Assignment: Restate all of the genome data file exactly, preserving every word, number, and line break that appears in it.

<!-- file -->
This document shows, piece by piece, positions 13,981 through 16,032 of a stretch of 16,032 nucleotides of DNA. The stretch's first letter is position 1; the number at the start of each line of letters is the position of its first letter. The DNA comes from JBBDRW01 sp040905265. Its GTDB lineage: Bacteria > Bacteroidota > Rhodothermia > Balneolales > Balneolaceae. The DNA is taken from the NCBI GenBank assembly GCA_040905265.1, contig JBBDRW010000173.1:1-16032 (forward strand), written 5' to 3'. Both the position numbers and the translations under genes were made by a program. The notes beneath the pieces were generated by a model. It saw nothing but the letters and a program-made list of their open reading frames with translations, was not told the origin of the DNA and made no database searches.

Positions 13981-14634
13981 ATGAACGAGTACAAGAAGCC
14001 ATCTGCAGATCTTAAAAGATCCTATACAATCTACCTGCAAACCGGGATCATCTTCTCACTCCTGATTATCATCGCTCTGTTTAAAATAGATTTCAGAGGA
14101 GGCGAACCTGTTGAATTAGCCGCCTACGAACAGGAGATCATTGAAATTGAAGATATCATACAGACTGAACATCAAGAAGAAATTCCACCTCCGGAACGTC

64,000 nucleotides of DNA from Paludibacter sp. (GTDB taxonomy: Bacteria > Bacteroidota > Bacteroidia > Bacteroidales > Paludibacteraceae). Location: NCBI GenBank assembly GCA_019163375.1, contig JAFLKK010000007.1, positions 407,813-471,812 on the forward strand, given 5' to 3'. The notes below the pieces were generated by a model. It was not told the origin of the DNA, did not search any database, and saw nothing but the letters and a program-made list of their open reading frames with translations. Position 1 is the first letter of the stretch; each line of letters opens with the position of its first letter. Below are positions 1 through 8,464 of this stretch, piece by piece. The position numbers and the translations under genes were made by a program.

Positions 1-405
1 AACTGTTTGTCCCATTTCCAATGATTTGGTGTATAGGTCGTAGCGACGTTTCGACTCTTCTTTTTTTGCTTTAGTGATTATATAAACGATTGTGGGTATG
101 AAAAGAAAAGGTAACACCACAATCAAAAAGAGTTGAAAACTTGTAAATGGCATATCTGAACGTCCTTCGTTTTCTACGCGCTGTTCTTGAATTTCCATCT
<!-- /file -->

This document shows, piece by piece, positions 13,981 through 16,032 of a stretch of 16,032 nucleotides of DNA. The stretch's first letter is position 1; the number at the start of each line of letters is the position of its first letter. The DNA comes from JBBDRW01 sp040905265. Its GTDB lineage: Bacteria > Bacteroidota > Rhodothermia > Balneolales > Balneolaceae. The DNA is taken from the NCBI GenBank assembly GCA_040905265.1, contig JBBDRW010000173.1:1-16032 (forward strand), written 5' to 3'. Both the position numbers and the translations under genes were made by a program. The notes beneath the pieces were generated by a model. It saw nothing but the letters and a program-made list of their open reading frames with translations, was not told the origin of the DNA and made no database searches.

Positions 13981-14634
13981 ATGAACGAGTACAAGAAGCC
14001 ATCTGCAGATCTTAAAAGATCCTATACAATCTACCTGCAAACCGGGATCATCTTCTCACTCCTGATTATCATCGCTCTGTTTAAAATAGATTTCAGAGGA
14101 GGCGAACCTGTTGAATTAGCCGCCTACGAACAGGAGATCATTGAAATTGAAGATATCATACAGACTGAACATCAAGAAGAAATTCCACCTCCGGAACGTC

64,000 nucleotides of DNA from Paludibacter sp. (GTDB taxonomy: Bacteria > Bacteroidota > Bacteroidia > Bacteroidales > Paludibacteraceae). Location: NCBI GenBank assembly GCA_019163375.1, contig JAFLKK010000007.1, positions 407,813-471,812 on the forward strand, given 5' to 3'. The notes below the pieces were generated by a model. It was not told the origin of the DNA, did not search any database, and saw nothing but the letters and a program-made list of their open reading frames with translations. Position 1 is the first letter of the stretch; each line of letters opens with the position of its first letter. Below are positions 1 through 8,464 of this stretch, piece by piece. The position numbers and the translations under genes were made by a program.

Positions 1-405
1 AACTGTTTGTCCCATTTCCAATGATTTGGTGTATAGGTCGTAGCGACGTTTCGACTCTTCTTTTTTTGCTTTAGTGATTATATAAACGATTGTGGGTATG
101 AAAAGAAAAGGTAACACCACAATCAAAAAGAGTTGAAAACTTGTAAATGGCATATCTGAACGTCCTTCGTTTTCTACGCGCTGTTCTTGAATTTCCATCT